This spacecraft, which will be capable of carrying up to six passenger astronauts and up to two pilot astronauts on a sub-orbital flight, draws on the engineering developed during the successful flights of SpaceShipOne in 2004, which won the $10 million Ansari X-Prize for completion of the world's first manned private space flight.
Once cleared of all U.S regulatory requirements, SpaceShipTwo will be attached to its mothership, WhiteKnightTwo, and will fly commercial space tourism flights from
Spaceport America in New Mexico with planned commercial launches beginning by 2011.
SpaceShipTwo and VMS (Virgin Mothership) Eve seen before the unveil. Representing state-of-the-art environmentally sensitive industrial
development in their use of carbon composite materials technology, WK2 is powered by four of the most powerful and efficient commercial jet engines available: Pratt and Whitney PW308A engines.
SpaceShipOne will be powered by a unique hybrid rocket motor that is currently being developed.
SpaceShipTwo and VMS (Virgin Mothership) Eve in the hangar. WhiteKnightTwo will carry SpaceShipTwo to an altitude above 50,000 feet before the spacecraft is dropped and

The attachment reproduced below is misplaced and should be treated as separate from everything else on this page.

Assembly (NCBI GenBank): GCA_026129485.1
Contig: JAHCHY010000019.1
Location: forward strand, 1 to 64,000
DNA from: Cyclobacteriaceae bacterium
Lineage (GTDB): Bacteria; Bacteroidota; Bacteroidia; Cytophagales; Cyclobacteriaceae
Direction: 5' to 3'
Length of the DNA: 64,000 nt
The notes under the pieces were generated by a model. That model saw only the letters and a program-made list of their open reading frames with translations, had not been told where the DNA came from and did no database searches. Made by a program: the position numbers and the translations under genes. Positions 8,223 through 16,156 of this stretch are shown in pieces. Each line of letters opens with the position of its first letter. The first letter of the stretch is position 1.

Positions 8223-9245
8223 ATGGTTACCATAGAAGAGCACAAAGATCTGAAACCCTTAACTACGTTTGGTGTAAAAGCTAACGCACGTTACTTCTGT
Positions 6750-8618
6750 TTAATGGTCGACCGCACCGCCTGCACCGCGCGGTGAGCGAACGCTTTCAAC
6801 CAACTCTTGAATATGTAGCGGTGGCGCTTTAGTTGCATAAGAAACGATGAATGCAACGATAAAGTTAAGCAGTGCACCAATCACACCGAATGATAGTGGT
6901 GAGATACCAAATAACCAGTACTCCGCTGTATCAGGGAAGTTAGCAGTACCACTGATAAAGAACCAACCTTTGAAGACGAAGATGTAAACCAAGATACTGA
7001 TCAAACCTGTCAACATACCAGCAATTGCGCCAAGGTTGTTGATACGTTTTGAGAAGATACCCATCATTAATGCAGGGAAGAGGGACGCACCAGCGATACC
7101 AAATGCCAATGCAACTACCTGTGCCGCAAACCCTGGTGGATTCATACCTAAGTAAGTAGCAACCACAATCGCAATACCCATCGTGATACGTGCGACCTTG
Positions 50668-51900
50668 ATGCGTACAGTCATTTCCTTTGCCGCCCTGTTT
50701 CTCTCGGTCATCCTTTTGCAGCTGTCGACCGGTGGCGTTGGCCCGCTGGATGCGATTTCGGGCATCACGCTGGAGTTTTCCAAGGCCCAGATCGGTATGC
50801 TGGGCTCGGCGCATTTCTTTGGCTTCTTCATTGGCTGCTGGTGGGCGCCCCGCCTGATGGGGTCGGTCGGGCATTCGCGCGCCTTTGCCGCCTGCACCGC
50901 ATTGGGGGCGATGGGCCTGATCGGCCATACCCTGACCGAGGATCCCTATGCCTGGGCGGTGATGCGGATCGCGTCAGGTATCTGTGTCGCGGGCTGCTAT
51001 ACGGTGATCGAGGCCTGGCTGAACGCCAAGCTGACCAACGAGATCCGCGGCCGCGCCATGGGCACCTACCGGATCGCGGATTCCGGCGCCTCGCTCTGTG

fires its hybrid rocket motor, burning solid propellant with nitrous oxide, to launch into sub-orbital space, propelling the craft to a speed of 2,500 mph.
SpaceShipTwo and VMS (Virgin Mothership) Eve in the hangar in Mojave, Calif., at the airport where spacecraft-builder Scaled Composites is based. Virgin Galactic hopes to eventually operate a fleet of five of these sub-orbital spacecraft.
Richard Branson, Burt Rutan and Will Whitehorn meet SpaceShipTwo at the hangar in Mojave, Calif. Rutan, left, founder of Scaled Composites said, "All of us at Scaled are tremendously excited by the capabilities of both the mothership and SS2. Today is the culmination of a dream that began many decades ago, was stimulated by Paul Allen's funding of our XPrize-winning SS1 and then moved forward to commercial reality by Sir Richard [Branson] and Virgin's visionary investment in a new future for space transportation."